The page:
Team Full Tilt
In the premier episode of our new show, "Learn from the Pros" broadcast onFOX Sports Net, five of our pros engaged in a roundtable discussion aboutstepping up in limits.
Everyone agreed that one of the best ways to improve your game is to play against better players. Jennifer Harman said she faced more tough decisions at her first table with Doyle Brunson than she'd faced in all her previous years of playing poker. Layne Flack and Howard Lederer agreed that the constant pressure can be a good thing, forcing you to weigh each decision more carefully and rethink old habits and patterns. Chris "Jesus" Ferguson
said his best learning opportunities come at World Series final tables, and Phil Ivey remarked that, with time, you start to look forward to playing out of your comfort zone. Perhaps the adrenaline helps keep you focused.
But maybe there's a corollary to this; the idea that being a first-timer relieves you of the pressure that can only come from having already had a taste of victory.
It's true that you see a lot of the same names winning tournaments, but some newcomers have had some incredible finishes, and many of today's pros started out with very early success. Erik Seidel finished second to Johnny Chan in his very first World Series of Poker Main Event. Andy Bloch won the first No-Limit Hold 'em event he ever entered. Phil Gordon finished fourth
in his first WSOP Big Dance. And Howard Lederer has made the final table of the World Series of Poker Main Event just once - the first year he entered the event. When Howard survived to Day 4 in 2003, he made this observation:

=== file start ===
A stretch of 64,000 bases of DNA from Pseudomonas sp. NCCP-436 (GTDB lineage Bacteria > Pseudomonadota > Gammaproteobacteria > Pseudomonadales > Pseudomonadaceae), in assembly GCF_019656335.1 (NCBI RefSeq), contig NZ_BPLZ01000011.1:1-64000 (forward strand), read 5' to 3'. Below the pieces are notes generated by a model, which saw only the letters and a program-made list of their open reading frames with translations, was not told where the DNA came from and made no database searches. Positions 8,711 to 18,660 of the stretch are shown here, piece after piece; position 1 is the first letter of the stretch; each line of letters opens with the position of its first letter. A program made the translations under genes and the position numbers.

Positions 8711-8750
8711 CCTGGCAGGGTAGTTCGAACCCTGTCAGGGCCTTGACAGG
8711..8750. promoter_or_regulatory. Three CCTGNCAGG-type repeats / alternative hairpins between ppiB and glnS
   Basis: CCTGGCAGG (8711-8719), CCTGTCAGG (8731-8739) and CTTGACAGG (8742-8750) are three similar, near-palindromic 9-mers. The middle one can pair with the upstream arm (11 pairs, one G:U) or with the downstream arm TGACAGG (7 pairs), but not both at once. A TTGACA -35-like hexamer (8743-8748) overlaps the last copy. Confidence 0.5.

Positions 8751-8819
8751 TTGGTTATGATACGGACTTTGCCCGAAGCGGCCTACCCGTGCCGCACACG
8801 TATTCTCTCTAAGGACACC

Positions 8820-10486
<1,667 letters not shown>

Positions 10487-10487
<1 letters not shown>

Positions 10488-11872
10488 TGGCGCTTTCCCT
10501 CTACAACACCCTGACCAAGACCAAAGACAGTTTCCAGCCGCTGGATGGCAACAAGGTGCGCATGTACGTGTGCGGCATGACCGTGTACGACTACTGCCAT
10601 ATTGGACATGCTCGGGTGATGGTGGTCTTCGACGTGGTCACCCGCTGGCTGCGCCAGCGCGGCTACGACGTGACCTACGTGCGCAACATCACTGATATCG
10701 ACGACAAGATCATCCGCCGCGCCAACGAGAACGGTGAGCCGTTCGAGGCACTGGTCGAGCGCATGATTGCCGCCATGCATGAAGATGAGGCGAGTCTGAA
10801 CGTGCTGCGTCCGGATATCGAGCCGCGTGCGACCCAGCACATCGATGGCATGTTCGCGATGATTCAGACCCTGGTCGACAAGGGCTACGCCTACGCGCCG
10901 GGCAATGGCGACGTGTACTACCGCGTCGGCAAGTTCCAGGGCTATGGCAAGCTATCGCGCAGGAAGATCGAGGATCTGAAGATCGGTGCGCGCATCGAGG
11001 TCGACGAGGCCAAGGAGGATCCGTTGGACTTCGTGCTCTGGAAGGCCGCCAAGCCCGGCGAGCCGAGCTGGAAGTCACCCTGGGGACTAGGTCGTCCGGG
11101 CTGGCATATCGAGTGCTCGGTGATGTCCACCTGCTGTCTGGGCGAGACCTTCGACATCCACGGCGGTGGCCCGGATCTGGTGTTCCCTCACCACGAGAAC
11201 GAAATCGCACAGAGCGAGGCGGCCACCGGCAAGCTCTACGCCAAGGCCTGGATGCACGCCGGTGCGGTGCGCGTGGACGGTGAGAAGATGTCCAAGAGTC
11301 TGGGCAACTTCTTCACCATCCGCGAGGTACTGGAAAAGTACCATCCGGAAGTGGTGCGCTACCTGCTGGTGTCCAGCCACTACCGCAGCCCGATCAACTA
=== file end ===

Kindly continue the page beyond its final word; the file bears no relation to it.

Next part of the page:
I am playing for more money than I ever have, and this kind of chance at the WSOP will probably only come up for me a few more times in my life. But, for some reason, I am only thinking about this table, this hand, this moment. I have read some Zen Buddhism in the last few years and it is really helping me now.
In particular "Zen and the Art of Archery", a short little book, has everything you need to know about staying in the moment. Thinking about the recent past or the possible future at moments like these can only hurt your ability to make the plays necessary to win. And, those thoughts can actually make it impossible to win. I have started to think that players like Varkonyi and Moneymaker have an advantage over experienced tournament players. Yes they would like to win, and they know this is an important tournament, but they don't feel that importance deep in their bones like a seasoned pro who has been trying to win the WSOP for years. It frees them up to play their best when it matters. My best finish was in my first try. It wasn't real to me. I remember having a great time, and not feeling a lot of pressure.
Getting back to the roundtable... everyone agreed that tournaments are a good way to get out of your comfort zone without risking your bankroll. Try to let inexperience work for you, not against you. If you're at your first final table and you see enough bracelets to fill a Tiffany display window, use it as a learning opportunity. Also use it as a chance to enjoy the
moment and focus on the here and now. You don't yet have a past, and living in the moment is the best way to ensure you have a future.